I&IC Workshop #5 with random International at ECAL: work in progress


Our workshop with Dev Joshi from rAndom International is going on well during the week, with different ideas cast into the direction of digital shadows, traces and footprints.

The students are encouraged to produce objects, although it has been suggested that they take advantage of space as well (installations), as the workshop takes place in a large studio (cinema studio at ECAL).


Alexia Léchot chose to focus on the school’s own “temporary files” server (considered for this occasion as a “local cloud”), it is used by the students for their work in progress. This server can be considered as a space of transit, since the works it hosts are erased at the end of each day and the disk space made clean again for a new day of work at ECAL. Its aim is to reduce friction in the schools workflow.



Above: Alexia Léchot and Dev Joshi fiddling with a blob-detection library.


Benjamin Botros is focusiong on one user history in particular, a user profile on the STEAM online gaming platform. Working on a way to tell this past gamer story from his online data.



Above: Benjamin Botros setting up some code to showcase the STEAM user’s profile.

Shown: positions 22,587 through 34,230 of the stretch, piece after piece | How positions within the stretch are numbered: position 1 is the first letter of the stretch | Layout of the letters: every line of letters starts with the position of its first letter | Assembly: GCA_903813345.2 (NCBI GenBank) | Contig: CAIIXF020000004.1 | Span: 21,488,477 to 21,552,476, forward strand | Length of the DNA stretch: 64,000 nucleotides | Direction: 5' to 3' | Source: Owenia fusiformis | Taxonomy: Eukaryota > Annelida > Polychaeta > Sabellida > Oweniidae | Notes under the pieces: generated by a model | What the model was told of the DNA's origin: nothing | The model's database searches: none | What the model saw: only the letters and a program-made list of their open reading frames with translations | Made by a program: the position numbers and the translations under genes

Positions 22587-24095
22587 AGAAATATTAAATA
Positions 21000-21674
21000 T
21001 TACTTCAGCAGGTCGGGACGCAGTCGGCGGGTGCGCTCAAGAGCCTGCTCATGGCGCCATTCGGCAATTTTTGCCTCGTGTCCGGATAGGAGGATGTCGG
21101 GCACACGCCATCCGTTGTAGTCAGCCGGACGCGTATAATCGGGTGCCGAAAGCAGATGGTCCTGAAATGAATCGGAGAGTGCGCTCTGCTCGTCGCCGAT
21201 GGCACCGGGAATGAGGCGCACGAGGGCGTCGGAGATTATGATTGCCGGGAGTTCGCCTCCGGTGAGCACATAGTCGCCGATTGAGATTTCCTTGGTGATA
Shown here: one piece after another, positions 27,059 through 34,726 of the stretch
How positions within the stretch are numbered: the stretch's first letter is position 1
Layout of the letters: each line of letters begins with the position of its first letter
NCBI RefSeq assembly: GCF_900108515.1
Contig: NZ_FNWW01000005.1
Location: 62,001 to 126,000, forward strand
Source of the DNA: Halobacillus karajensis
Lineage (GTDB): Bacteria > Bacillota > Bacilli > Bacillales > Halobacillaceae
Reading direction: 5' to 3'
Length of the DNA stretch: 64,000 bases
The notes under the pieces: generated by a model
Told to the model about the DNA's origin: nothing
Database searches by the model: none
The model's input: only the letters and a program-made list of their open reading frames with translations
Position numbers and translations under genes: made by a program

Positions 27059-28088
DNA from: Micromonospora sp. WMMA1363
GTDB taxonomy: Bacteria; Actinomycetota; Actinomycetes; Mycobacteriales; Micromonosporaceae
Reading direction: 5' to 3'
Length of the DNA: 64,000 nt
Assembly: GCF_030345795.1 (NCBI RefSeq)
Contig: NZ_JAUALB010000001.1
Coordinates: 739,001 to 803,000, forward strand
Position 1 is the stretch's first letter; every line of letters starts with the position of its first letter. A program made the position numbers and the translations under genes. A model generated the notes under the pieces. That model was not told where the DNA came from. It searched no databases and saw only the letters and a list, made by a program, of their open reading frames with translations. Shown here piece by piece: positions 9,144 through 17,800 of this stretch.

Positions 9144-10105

Another group, composed of Edina Desboeufs and Pierre Georges is working on the school’s general flow of users in a dedicated area (the school’s cafeteria), focusing on moments of traffic and is looking at an anamorphic way of beaming this content back again on a screen in the same space. They are trying to produce perceptual distortions between what is happening at a certain time in this particular space and what is being recorded. A kind of metaphor about the “cloud” according to Edina and Pierre, where we usually leave a mix of files, data and memories from the past and present.


A group composed of Pablo Perez, Lara Défayes, Julie-Lou Bellenot and Karen Pisoni is working around a long forgotten email account, which is not monitored or checked by it’s main user anymore (for years), but is kept fed nonetheless! The email account remains active indeed and mainly receives mails sent by bots and subscription services. The general idea behind their project is to give visibility to this almost random form automated life.



Last but not least, a group composed of Lina Vozniuk-Berzhaner, Mylène Dryer and Jasmine Florentine (who joined us from EPFL-ECAL Lab especially for this workshop), is chosing to work around a personal Twitter account. In particular its long gone history. Their work investigates the perspective in which tweets could reflect our stream of thoughts and interests at a given time in our life, like a fragment of ourselves. They’re looking into a design which would enable the user to navigate through these past “ghosts” of this personal Twitter account in a poetic way.


We’ll be now busy documenting the final projects, however we’ll post an article documenting everything as soon as we’re done!


Finally, we would like to thank Dev Joshi from rAndom International and the students for this great week of design research work.